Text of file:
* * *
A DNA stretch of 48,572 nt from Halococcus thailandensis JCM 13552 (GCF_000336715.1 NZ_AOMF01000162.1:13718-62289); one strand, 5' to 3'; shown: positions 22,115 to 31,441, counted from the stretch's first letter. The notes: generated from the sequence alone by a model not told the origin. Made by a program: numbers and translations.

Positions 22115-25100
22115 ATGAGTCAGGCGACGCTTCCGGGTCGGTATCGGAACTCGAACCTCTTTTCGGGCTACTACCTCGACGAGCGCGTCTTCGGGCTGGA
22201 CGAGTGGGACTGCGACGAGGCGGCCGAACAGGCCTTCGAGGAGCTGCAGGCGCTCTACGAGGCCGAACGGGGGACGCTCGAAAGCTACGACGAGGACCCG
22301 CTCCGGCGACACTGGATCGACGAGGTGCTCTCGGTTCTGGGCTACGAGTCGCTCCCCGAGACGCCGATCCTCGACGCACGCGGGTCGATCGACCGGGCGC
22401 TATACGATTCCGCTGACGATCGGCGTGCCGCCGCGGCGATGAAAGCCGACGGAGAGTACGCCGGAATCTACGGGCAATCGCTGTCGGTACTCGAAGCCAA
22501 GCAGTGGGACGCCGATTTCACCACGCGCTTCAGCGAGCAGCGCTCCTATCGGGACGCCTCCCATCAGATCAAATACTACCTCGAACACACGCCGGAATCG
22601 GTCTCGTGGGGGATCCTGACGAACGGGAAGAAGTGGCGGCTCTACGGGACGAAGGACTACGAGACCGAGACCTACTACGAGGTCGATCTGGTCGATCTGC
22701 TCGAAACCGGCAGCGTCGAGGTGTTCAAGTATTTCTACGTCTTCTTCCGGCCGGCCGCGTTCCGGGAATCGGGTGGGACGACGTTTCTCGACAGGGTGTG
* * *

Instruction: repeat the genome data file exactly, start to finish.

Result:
A DNA stretch of 48,572 nt from Halococcus thailandensis JCM 13552 (GCF_000336715.1 NZ_AOMF01000162.1:13718-62289); one strand, 5' to 3'; shown: positions 22,115 to 31,441, counted from the stretch's first letter. The notes: generated from the sequence alone by a model not told the origin. Made by a program: numbers and translations.

Positions 22115-25100
22115 ATGAGTCAGGCGACGCTTCCGGGTCGGTATCGGAACTCGAACCTCTTTTCGGGCTACTACCTCGACGAGCGCGTCTTCGGGCTGGA
22201 CGAGTGGGACTGCGACGAGGCGGCCGAACAGGCCTTCGAGGAGCTGCAGGCGCTCTACGAGGCCGAACGGGGGACGCTCGAAAGCTACGACGAGGACCCG
22301 CTCCGGCGACACTGGATCGACGAGGTGCTCTCGGTTCTGGGCTACGAGTCGCTCCCCGAGACGCCGATCCTCGACGCACGCGGGTCGATCGACCGGGCGC
22401 TATACGATTCCGCTGACGATCGGCGTGCCGCCGCGGCGATGAAAGCCGACGGAGAGTACGCCGGAATCTACGGGCAATCGCTGTCGGTACTCGAAGCCAA
22501 GCAGTGGGACGCCGATTTCACCACGCGCTTCAGCGAGCAGCGCTCCTATCGGGACGCCTCCCATCAGATCAAATACTACCTCGAACACACGCCGGAATCG
22601 GTCTCGTGGGGGATCCTGACGAACGGGAAGAAGTGGCGGCTCTACGGGACGAAGGACTACGAGACCGAGACCTACTACGAGGTCGATCTGGTCGATCTGC
22701 TCGAAACCGGCAGCGTCGAGGTGTTCAAGTATTTCTACGTCTTCTTCCGGCCGGCCGCGTTCCGGGAATCGGGTGGGACGACGTTTCTCGACAGGGTGTG